China boy: a novel

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Plume, Jan 1, 1994 - Fiction - 322 pages
5 Reviews
Warm, funny, and deeply moving, Gus Lee's semi-autobiographical account of growing up in a conflict-ridden family, unable to fully embrace either American or Chinese culture, is an enthralling story of family relationships, the perils of boyhood, and the difficulty of being Chinese in 1950's San Francisco.

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User Review  - kaionvin - LibraryThing

Eh, I gave up after slogging half of the way through. Impressive descriptive phrases aside, this novel is entirely tedious. Where's the plot arc? The protagonist comes off as a pasty, indolent child ... Read full review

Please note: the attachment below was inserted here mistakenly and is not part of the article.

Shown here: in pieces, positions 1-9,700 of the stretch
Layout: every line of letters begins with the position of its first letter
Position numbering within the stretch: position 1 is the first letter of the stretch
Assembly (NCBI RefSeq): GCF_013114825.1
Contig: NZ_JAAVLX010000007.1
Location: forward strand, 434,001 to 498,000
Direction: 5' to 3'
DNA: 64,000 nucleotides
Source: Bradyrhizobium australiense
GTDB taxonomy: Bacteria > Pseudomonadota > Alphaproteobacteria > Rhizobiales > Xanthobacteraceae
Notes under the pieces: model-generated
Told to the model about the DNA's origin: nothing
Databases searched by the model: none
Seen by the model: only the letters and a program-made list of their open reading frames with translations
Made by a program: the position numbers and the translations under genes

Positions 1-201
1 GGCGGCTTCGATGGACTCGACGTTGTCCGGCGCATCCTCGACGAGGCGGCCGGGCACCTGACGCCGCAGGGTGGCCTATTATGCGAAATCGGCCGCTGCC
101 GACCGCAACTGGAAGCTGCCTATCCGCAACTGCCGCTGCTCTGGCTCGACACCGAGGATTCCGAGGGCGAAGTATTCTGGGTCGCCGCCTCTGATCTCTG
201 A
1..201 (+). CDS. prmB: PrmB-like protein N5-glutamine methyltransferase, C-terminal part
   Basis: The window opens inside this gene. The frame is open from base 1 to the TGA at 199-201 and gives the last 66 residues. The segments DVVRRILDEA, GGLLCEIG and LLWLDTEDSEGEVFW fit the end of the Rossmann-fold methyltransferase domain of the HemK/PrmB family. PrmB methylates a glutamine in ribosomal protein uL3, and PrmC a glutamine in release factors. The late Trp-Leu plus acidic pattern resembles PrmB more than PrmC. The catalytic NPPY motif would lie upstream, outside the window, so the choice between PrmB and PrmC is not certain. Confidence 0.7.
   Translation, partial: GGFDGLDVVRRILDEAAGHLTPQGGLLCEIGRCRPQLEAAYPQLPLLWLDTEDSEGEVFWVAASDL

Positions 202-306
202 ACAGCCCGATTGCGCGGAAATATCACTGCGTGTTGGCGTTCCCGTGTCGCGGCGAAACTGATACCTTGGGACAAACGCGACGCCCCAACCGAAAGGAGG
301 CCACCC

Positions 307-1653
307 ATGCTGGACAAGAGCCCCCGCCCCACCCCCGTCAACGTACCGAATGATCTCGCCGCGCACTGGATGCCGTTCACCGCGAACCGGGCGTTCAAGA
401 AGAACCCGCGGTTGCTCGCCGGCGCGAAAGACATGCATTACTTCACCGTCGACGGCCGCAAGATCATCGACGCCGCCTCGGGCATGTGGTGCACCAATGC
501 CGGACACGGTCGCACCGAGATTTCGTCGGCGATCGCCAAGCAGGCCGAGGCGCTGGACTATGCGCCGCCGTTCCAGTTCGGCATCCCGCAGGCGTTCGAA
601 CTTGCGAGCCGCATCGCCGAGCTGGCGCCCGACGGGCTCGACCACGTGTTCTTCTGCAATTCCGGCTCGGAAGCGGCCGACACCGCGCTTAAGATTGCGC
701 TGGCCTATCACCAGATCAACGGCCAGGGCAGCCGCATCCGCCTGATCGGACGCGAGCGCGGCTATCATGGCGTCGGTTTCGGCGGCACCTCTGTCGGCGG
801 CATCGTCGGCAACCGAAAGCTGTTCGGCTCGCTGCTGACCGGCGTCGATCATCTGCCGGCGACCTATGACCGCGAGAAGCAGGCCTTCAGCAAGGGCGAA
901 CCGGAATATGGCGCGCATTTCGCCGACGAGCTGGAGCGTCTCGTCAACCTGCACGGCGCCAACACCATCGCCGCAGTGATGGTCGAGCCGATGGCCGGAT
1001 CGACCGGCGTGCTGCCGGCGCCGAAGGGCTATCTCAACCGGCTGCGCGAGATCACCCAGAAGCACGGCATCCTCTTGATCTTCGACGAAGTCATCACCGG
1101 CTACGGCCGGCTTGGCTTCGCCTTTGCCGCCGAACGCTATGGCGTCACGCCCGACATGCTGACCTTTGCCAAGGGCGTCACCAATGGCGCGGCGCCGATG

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This 2013 "All Pikes Peak Reads" book is by far one of the better books I have read. It was difficult to put the book down, and it haunted me constantly to know that children are so mistreated at home and in the community. I am devastated that I missed Mr. Lee's recent appearance at The Gill Center in Colorado Springs, Colorado. I am committed to reading all of his books and hope fervently that Spike Lee, Tyler Perry, or some other revolutionary movie producer will turn "China Boy" into a film. Thank you, Mr. Lee, for redeeming this genre. Juanita Martin 


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About the author (1994)

Formerly a senior executive with the State Bar of California, Gus Lee turned to writing full time following the immense success of his first novel, China Boy (1991). He lives in Colorado Springs.